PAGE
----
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The most important person vs. Oregon State: the running backs

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Oregon State does one thing very, very well on defense and one thing very, very poorly. Luke Falk will need to hand the ball off more Saturday to exploit the Beavs defensive weakness.

NCAA Football: UCLA at Washington State James Snook-USA TODAY Sports

Golf (oh yes, we’re going down this road again) is a game I am not stupendously skilled at. I range from terrible at some things like chipping and using a driver off the tee to pretty darn good at others like approach shots.

Get me 150 to 155 yards from the green in the fairway, put the 8 iron in my hand and most of the time, I’ll be on the dance floor within 25ish feet. It’s the one thing I’m really, really good at, so much so that I’ll eschew what might be the more conventional play on certain holes to get closer to the green in favor of ending up at that ideal distance. I hit a damned pitching wedge off the tee of a 295 yard par-4 once because the only thing working for me that day was the 8-iron (I shanked the tee shot by the way. Shows you what I get).

I wasn’t always great with the 8 iron. But once it became a strength in my game, I did everything I could to make sure I was in a position to use it.

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The absence of a running game for most of the past four seasons at Washington State was a confluence of factors. Sub-par offensive line play and a quarterback unwilling to check into runs chiefly among them but the running backs also just weren’t skilled enough to really help keep defenses honest and open up the passing game.

Gerard Wicks and Jamal Morrow really came into their own last year as quarterback Luke Falk also demonstrated a keener eye for when he could run the football. The addition of James Williams (BOOBIE) in 2016 combined with an offensive line that is finally big enough to push opponents around has given WSU something resembling a rushing attack. That’s not to say that Mike Leach’s Air Raid needs to be more balanced; it’s working quite well as is. But the threat of a running game makes things a lot easier on Luke Falk and his receivers since teams can’t just sell out to stop the pass like they used to.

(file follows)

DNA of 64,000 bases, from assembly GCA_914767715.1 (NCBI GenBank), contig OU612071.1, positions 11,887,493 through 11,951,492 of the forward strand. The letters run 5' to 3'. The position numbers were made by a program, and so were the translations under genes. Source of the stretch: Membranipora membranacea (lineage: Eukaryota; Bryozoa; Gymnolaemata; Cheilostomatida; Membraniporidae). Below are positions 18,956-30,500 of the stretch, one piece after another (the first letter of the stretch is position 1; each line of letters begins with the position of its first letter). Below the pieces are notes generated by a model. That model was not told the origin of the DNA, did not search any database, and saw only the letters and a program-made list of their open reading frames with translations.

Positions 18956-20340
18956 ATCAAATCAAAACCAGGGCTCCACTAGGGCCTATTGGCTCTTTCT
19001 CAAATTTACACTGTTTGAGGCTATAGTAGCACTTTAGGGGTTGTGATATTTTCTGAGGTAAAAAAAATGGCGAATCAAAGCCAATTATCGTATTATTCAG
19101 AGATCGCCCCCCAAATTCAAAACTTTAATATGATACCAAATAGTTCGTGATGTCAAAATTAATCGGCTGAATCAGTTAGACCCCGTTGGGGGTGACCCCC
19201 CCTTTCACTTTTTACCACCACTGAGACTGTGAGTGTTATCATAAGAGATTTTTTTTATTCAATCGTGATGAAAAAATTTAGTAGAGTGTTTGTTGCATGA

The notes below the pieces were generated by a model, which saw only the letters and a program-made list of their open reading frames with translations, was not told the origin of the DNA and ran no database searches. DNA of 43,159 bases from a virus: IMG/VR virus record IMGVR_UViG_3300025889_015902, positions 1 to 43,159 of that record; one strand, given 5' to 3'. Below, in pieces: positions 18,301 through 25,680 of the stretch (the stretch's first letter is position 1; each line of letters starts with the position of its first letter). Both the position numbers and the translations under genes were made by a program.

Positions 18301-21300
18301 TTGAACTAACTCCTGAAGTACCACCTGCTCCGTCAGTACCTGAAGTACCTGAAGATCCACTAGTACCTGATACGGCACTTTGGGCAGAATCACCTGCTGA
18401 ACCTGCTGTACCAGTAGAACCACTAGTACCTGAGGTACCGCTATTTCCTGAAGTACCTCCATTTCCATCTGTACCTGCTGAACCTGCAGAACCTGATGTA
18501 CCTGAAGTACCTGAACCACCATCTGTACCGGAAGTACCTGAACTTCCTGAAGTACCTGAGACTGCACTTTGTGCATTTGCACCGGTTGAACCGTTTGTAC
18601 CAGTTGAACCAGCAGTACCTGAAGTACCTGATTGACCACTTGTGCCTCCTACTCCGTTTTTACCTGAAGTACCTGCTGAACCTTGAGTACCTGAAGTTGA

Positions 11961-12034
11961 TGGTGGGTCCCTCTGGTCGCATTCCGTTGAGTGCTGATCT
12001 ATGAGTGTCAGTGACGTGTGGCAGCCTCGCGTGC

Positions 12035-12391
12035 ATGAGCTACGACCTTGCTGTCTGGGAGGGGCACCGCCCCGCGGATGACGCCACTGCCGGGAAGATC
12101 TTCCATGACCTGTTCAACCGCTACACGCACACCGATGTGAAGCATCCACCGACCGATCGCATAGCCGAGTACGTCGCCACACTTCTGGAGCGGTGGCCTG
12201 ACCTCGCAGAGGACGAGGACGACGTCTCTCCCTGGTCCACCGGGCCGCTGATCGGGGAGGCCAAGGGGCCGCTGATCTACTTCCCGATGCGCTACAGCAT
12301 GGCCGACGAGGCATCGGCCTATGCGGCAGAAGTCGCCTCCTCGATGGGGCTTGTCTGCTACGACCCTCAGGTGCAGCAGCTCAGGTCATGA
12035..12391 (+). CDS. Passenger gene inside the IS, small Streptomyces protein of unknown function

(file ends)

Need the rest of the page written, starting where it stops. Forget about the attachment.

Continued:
So why are Wicks, Morrow, and Williams the most important player(s) this week?

Because the Oregon State Beavers are horribad against the run. Like ... really, really, ridiculously horribad.

Remember earlier this year when Mike Leach quipped that one day he’d run the ball on every play of a game? Against Oregon State, that may not be an altogether bad idea. The Beavers are 119th in the country when it comes to Rushing Defense S&P+, good for second-to-last in the Pac-12 while their passing defense ranks 12th in the nation. Whether that’s because teams don’t bother to throw because the rushing defense is so porous, I’m not sure. Our guest on the CougCenter Hour this week did say that it may be a product of injuries and depth issues for OSU up front and that their secondary has played relatively well all year.

The last time WSU faced a rushing defense this bad? The Oregon Ducks, 122nd in the country in Rushing Defense S&P+, and we all remember the running backs getting free everywhere in the yard during that game.

Last week, Luke Falk was not willing to run the ball against Arizona State. Chalk that up to good blitz disguises but ASU is also pretty good at stopping the run (20th). This week against Oregon State though, Falk must be willing to hand the ball to his talented backs and let them wreck havoc, even against boxes where the Beavers have a numbers advantage. The wrecking ball in Gerard Wicks, the speedster in James Williams, and the best parts of both in Jamal Morrow could make hay in against a struggling OSU defense.

The Cougs are finally well equipped to make teams pay on the ground. So hand the ball off to Wicks, Morrow, and Williams for a change on Saturday and give your arm a rest Luke. I don’t think you’ll be needing it much this weekend anyway.

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Playing golf in Whistler this past summer, I found myself 150 yards from the pin after a string of truly terrible holes (including a narrow miss on stepping in some bear dung in a tee box). Perfect, I thought. An easy 8-iron into the green and I’ve got a good chance at par.

As I watched the ball sail towards the pin, I remembered something: I’m playing golf at elevation. Roughly 2,500 feet above sea level. Whoops.

Off the back of the green and into a hazard. Never play, kids.

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The Washington State running backs. Your most important person(s) against Oregon State.